8 Tips for Precise Piecing

Tuesday, August 21, 2018

Happy Tuesday! Today I'm going to be sharing some tips and tricks for improving your piecing accuracy. Once you've got the basics down, it's the little things that can push your project to the next level. These are my favorite techniques for achieving precise piecework in my projects.

This was originally posted as part of the Workshop Tote Sew Along. Want to make a tote too?
Find all the posts here: Workshop Tote Sew Along
Pick up a copy of the pattern here: Workshop Tote Pattern
Share your progress here: #workshoptote on Instagram

1. Proper Fabric Prep

Precise piecing starts with a good foundation. Spending some extra time getting your fabric ready for cutting can make a big difference. Press your fabric well before doing any cutting. If you're working with stretchy fabrics, use spray starch or a pressing spray like Flatter by Soak, to stabilize your fabrics. Trim away any loose threads that could get in your way. Finally, clear off your mat so you have plenty of room to cut!

2. Square Up Fabric

It can be tempting to use a straight-ish edge on your fabrics to line up your first cut. Taking the time to square up all of your edges before cutting out your pieces will help ensure that everything is square. I like to start by using the selvedge and factory fold edge as a general guide for making my first straight cut along the edge of my piece. Then I line that fresh cut up on my mat or up against my ruler to cut my strips. When cutting strips down into squares, I trim off the selvedge and start cutting my squares. Now each square has a nice clean edge to work from!

3. Over cut Half-Square Triangle Squares

The common formula for making half-square triangles is to cut squares 7/8" larger than the finished half-square triangle size. This leaves almost nothing to trim off, which can result in some slightly out-of-whack blocks. I like to cut my squares a full 1" larger than my finished half-square triangle size to give a little extra room to trim them square. All of my patterns, including the Workshop Tote give you that full 1". If you're new to half-square triangles or want even more wiggle room, you can always cut your squares even larger and trim to size. Just know you may need a little extra fabric.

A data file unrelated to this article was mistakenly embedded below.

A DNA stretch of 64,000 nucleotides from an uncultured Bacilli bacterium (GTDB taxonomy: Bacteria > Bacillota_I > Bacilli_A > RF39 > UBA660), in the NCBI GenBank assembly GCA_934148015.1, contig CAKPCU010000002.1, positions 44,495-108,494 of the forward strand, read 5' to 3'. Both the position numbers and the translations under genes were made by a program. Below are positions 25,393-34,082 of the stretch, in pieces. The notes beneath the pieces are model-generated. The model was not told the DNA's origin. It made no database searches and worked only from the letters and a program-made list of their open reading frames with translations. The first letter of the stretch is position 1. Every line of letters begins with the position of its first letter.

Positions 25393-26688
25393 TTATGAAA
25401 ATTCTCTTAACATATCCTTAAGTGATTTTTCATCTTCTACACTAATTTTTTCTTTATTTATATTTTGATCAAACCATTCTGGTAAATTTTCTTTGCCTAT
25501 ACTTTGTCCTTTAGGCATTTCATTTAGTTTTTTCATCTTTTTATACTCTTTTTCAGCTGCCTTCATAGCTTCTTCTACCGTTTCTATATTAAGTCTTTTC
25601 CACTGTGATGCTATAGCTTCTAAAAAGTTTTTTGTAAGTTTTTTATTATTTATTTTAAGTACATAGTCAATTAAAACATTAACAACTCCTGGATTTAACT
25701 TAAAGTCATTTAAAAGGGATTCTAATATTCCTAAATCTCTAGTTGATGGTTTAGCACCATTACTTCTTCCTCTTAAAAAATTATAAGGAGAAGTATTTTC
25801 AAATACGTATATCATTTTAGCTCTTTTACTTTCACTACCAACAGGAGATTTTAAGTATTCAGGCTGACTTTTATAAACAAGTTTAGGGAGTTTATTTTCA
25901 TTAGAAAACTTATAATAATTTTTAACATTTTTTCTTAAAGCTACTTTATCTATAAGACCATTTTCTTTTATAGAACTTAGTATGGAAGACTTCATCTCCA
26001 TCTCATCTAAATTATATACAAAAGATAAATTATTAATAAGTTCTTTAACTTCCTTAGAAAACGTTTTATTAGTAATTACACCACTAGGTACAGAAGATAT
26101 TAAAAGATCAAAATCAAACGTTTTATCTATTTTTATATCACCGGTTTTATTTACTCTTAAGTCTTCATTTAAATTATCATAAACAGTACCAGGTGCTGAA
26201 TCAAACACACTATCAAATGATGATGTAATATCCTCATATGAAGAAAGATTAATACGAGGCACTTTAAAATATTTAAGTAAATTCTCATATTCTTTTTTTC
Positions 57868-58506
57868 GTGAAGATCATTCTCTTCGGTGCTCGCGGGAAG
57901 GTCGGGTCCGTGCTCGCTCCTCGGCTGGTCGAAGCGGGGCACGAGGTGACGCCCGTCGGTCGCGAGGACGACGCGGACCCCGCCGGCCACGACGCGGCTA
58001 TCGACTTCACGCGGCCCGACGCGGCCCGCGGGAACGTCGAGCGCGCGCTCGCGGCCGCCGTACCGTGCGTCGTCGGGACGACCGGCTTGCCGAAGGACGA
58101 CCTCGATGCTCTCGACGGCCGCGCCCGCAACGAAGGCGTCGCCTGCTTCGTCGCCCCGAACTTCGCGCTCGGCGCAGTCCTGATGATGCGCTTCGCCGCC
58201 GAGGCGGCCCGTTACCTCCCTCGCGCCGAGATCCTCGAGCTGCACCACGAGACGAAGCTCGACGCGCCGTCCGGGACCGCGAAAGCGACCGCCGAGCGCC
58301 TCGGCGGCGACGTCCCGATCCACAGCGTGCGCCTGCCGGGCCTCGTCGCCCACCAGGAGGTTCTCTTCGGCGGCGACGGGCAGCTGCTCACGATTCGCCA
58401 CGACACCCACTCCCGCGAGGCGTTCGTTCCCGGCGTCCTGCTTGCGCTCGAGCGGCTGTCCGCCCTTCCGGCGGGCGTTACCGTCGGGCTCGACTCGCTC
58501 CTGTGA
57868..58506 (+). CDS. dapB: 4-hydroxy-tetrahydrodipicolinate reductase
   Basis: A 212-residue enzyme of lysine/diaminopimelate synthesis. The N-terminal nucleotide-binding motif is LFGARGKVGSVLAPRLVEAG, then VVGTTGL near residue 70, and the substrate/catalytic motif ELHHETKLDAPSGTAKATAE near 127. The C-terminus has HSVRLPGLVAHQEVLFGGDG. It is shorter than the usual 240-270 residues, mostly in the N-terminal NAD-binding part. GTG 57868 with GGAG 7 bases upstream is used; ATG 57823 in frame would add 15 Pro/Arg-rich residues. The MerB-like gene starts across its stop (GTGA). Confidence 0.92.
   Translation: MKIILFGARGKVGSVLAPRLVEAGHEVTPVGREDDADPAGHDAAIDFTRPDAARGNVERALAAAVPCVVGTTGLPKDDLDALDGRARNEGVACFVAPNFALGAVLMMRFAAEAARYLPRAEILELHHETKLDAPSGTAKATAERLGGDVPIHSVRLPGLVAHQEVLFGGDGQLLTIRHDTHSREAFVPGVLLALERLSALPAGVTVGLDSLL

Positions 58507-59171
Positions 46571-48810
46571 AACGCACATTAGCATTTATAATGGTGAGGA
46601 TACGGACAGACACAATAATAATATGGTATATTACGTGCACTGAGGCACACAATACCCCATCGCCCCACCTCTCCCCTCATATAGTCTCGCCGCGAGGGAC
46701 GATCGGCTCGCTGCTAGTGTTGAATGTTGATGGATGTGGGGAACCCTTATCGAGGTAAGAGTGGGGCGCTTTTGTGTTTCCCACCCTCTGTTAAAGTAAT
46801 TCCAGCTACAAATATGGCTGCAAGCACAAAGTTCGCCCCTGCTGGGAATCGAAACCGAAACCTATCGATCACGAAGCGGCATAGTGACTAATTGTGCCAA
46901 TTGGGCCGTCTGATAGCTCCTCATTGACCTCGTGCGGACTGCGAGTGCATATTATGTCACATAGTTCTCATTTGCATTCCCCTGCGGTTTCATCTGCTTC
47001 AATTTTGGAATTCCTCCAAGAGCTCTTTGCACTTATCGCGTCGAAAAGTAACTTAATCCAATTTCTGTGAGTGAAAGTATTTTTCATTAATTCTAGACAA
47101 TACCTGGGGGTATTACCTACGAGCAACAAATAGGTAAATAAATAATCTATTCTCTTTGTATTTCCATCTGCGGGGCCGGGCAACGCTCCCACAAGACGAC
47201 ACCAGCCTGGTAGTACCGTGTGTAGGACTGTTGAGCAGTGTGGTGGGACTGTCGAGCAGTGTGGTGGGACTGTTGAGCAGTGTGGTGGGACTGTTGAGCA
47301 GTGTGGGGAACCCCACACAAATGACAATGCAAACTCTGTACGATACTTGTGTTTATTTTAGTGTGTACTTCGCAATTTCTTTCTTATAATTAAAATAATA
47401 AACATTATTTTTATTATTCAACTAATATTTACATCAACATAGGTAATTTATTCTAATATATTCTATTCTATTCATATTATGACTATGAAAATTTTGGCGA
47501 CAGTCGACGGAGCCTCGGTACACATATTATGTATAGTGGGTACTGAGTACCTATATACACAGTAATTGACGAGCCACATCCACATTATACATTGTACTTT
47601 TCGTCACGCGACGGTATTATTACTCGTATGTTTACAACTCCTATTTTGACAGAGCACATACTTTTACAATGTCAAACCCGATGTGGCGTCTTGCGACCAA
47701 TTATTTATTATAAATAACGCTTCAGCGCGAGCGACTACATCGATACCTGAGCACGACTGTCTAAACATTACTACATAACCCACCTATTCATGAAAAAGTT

4. Use a 1/4" foot or Stitching Guide

Make it easy to maintain a consistent seam allowance by using a 1/4" foot or a stitching guide for your machine. This may mean investing in a new foot or tool, or can be as simple as a piece of masking tape on your machine bed. I love using my 1/4" foot, but those little edge guides can get in the way when half-square triangle piecing. Thankfully the guide on mine can be removed with a small screw. If you make a lot of half-square triangles, a guide-less 1/4" foot can really come in handy!

5. Complete Piecing on a Single Machine

This may seem silly if you only have access to one sewing machine, but try to complete your project all on the same machine if possible. Every machine is a little bit different, and your seam allowance and tension may be slightly different between machines. Sticking with one machine throughout piecing a project will help ensure that everything stays consistent! Same goes for thread too, not all threads are the same weight, so using the same thread for all your piecing in a project is a good idea.

6. Keep Your Machine Clean

Speaking of machines, keeping your sewing machine in fine shape will help you avoid hiccups while working on your project. Make sure the bobbin and feed dog areas are free of dust and stray threads. If your machine requires oil, give it a little before you start a new project. It's probably time for a fresh needle too! Make sure it's an appropriate size for your project.

7. Pressing Matters

When it comes time to press those half-square triangles or newly constructed rows, make sure not to over press. Use your fingers to gently press your seams before hitting them with an iron. Avoid sliding your iron around room much so that things don't get stretched out of shape.

8. Plenty of Pins

I'm an advocate for using lots of pins when piecing. It may sometimes seem like time wasted, but if it keeps you from having to rip out a few seams, it's worth it! No matter how small, I like to place a pin at every seam intersection. I place my pins on the diagonal through the intersection, with the pin going through both pieces of a pressed-open seam. This makes them easy to remove and keeps both squares (or half-square triangle blocks) secure.

I hope these tips will be helpful to creating your tote bags, or in any of your current projects! Tune in on Thursday for a detailed tutorial on adding an interior pocket to your tote!

Happy Sewing!


  1. Today's post is filled with all the best information for quilters. It is so important to do things correctly. As a quilt instructor, I begin each new class with the same information. I feel that developing good habits is so much easier than bracken, or redirecting, old habits. I too, have learned the advantage of making HST larger than the pattern. Just remember to add the extra fabric needed to your purchase. Thanks for a wonderful blog and post. D. Weeks aka Momma Llama

  2. Excellent tips! Thanks, Jeni ~ say Hi to George for me!

  3. I'm currently working on my 3rd quilt, but it seems I'm constantly learning something. This is the first time I'm going to do a workshop, so I look forward to all your instructions!

  4. Good advice. I think starching fabric heavily can be really helpful for beginners. My granddaughter loves to sew but the starched fabric is easier fir her to handle.

    Love those glass head pins! I do minis and “fat”pins actually distort but the 04 mm ones are crazy thin! They look so pretty in that magnetic bowl too.....


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